How state and health officials are keeping track of COVID-19 vaccines

NOW: How state and health officials are keeping track of COVID-19 vaccines

MILWAUKEE (CBS 58) -- The Moderna and Pfizer COVID-19 vaccines have arrived in our area, and both require two doses anywhere three to four weeks apart. But how are health officials tracking which one you get, when to get your next one and what to do if you miss your second dose?

Before you get the COVID-19 vaccine, doctors say you’ll have to fill out a health status form to make sure you are ready for the vaccine.

“There’s about 10 questions that ask if you have pre-existing conditions, if you’ve had COVID-19 within the past three months, if you are pregnant or plan to become pregnant and if you have allergies,” said Dr. Laura Cassidy, Division of Epidemiology director at the Medical College of Wisconsin.

Dr. Cassidy says after the vaccination, you’ll be given a small CDC vaccination card.

“You keep that in your wallet, it has the type of vaccine you receive, the lot number, the date and the location,” added Dr. Cassidy.

Right now it’s mostly health systems who are administering the vaccines, and officials say they’re carefully tracking when your next appointment is and which vaccine you got.  Dr. Ben Weston with the Medical College Of Wisconsin got his on Friday, Dec. 18.

“I already have another appointment scheduled in early January to get the second dose, so it’s very carefully coordinated to make sure you get both doses,” said Dr. Weston.

“You need to go back to the same place and you need to get the same type of vaccine,” Dr. Cassidy said.

Your COVID-19 immunization file will be uploaded to local and state database that tracks vaccines, the same way flu vaccines are tracked.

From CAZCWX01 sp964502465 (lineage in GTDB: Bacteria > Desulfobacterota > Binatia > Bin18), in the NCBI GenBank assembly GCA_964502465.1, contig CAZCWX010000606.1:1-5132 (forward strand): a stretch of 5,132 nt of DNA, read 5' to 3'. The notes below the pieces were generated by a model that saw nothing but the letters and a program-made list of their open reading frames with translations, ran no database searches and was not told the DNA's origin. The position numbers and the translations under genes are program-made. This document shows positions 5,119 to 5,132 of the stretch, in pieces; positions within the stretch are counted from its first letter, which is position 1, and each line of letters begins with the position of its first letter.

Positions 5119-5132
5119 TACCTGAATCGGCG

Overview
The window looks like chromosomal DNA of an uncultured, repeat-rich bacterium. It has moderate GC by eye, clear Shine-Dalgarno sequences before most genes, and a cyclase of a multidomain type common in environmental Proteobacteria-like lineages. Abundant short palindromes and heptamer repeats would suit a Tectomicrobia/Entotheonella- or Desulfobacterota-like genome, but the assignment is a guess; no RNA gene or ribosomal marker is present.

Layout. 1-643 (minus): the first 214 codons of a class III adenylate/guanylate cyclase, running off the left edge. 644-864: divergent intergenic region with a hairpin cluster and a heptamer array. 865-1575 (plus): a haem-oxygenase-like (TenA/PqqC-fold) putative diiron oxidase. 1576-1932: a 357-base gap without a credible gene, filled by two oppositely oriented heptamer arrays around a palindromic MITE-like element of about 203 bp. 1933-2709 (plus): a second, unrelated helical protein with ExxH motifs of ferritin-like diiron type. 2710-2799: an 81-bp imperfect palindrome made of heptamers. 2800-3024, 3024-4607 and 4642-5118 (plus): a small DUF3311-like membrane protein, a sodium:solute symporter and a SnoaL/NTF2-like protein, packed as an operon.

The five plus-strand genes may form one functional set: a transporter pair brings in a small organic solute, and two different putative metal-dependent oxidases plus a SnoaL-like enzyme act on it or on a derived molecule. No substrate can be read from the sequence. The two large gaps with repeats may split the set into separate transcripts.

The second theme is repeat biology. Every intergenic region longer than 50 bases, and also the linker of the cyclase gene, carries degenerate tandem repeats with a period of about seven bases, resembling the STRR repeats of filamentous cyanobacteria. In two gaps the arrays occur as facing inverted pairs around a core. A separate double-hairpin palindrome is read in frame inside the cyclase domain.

The CDC has also launched the V-Safe smartphone app where you can get reminders for your second dose and tell the CDC if you have side effects after the vaccine.

“This helps us to continuously improve our efforts and to monitor how people are reacting to the vaccine,” added Dr. Cassidy.

Doctors say immunity built by the vaccine is stronger than natural immunity developed in your body after being infected by COVID-19.

“You aren’t weakened by getting a vaccine like you are by getting sick with COVID-19, so your immune response can focus entirely on trying to prevent that next infection,” said Dr. John Raymond, president and CEO of the Medical College of Wisconsin.

Doctors say after the first shot, you only have 50-percent protection and the second shot gives you 95-percent protection, but what if you miss the second dose?

“If you do miss it, you don’t have to start over,” said Dr. Cassidy. “You should just get in as soon as possible and get that second booster shot.”

“There’s a certain time period you can get it in, there is a process for catch up dosing if it is missed, but hopefully everyone will stick to the timeline,” said Dr. Weston.

Doctors say herd immunity is reached when 70 to 75 percent of the population gets the vaccine, but until then people should still be wearing their masks, distancing and washing their hands.  

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